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Hypertension. 2013 Nov;62(5):934-41. doi: 10.1161/HYPERTENSIONAHA.113.01445. Epub 2013 Sep 3.

Longitudinal trajectories of arterial stiffness and the role of blood pressure: the Baltimore Longitudinal Study of Aging.

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Laboratory of Cardiovascular Science, Biomedical Research Center, 251 Bayview Blvd, Suite 100, Room 09B116, Baltimore, MD 21224.


Carotid-femoral pulse wave velocity (PWV), a marker of arterial stiffness, is an established independent cardiovascular risk factor. Little information is available on the pattern and determinants of the longitudinal change in PWV with aging. Such information is crucial to elucidating mechanisms underlying arterial stiffness and the design of interventions to retard it. Between 1988 and 2013, we collected 2 to 9 serial measures of PWV in 354 men and 423 women of the Baltimore Longitudinal Study of Aging, who were 21 to 94 years of age and free of clinically significant cardiovascular disease. Rates of PWV increase accelerated with advancing age in men more than women, leading to sex differences in PWV after the age of 50 years. In both sexes, not only systolic blood pressure (SBP) ≥140 mm Hg but also SBP of 120 to 139 mm Hg was associated with steeper rates of PWV increase compared with SBP<120 mm Hg. Furthermore, there was a dose-dependent effect of SBP in men with marked acceleration in PWV rate of increase with age at SBP ≥140 mm Hg compared with SBP of 120 to 139 mm Hg. Except for waist circumference in women, no other traditional cardiovascular risk factors predicted longitudinal PWV increase. In conclusion, the steeper longitudinal increase of PWV in men than women led to the sex difference that expanded with advancing age. Age and SBP are the main longitudinal determinants of PWV, and the effect of SBP on PWV trajectories exists even in the prehypertensive range.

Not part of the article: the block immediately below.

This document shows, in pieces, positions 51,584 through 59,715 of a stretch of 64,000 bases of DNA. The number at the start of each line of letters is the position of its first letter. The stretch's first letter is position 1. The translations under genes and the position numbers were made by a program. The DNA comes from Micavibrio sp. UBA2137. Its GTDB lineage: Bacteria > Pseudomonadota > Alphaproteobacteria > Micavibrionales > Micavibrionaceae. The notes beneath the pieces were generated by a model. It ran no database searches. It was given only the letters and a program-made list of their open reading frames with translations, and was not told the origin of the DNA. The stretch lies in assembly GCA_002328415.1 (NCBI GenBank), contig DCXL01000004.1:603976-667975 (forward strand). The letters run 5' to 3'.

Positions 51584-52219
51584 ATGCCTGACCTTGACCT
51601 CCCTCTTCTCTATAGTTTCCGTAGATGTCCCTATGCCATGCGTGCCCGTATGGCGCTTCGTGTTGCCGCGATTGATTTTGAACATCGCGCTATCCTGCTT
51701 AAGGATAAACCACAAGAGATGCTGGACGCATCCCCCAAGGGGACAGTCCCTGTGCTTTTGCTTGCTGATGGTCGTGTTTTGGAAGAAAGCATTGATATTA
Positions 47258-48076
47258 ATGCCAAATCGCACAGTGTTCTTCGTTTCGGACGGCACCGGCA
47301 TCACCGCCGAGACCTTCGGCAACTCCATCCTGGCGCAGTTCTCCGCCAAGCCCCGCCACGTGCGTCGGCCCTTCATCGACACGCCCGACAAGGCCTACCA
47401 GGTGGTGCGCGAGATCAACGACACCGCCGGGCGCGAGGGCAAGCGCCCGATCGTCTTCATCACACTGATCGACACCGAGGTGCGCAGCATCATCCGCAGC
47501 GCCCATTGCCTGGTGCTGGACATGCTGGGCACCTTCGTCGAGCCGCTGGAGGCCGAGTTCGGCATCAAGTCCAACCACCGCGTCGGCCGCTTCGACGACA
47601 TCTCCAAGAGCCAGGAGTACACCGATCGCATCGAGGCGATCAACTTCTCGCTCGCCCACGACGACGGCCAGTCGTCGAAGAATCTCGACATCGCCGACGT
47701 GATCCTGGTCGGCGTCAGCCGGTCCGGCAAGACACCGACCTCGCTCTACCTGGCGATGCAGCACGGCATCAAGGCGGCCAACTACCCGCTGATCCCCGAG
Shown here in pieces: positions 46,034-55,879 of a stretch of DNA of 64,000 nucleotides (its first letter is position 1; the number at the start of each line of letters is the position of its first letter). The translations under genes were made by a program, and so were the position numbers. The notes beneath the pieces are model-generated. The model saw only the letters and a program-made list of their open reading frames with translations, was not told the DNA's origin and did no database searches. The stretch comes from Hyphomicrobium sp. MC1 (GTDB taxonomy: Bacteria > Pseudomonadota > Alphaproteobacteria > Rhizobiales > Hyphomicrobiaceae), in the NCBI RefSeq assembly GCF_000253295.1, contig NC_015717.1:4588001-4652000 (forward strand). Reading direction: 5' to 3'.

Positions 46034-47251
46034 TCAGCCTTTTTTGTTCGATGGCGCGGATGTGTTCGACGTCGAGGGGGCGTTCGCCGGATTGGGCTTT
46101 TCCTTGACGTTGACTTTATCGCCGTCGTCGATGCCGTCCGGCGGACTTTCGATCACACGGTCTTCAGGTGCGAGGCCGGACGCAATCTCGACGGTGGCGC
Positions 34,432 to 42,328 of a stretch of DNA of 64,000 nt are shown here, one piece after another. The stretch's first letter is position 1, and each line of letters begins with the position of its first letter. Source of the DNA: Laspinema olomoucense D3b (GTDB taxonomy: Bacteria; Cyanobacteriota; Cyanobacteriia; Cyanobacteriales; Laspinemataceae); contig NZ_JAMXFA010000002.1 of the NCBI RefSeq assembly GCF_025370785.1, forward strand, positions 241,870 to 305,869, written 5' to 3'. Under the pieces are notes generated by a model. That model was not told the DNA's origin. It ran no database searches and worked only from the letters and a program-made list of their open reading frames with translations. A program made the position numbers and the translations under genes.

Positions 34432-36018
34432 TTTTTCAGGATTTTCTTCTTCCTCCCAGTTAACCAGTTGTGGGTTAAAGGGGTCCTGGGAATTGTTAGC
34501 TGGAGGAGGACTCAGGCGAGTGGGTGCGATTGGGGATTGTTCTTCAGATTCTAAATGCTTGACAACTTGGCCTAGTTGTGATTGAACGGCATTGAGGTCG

aging; blood pressure; vascular stiffness

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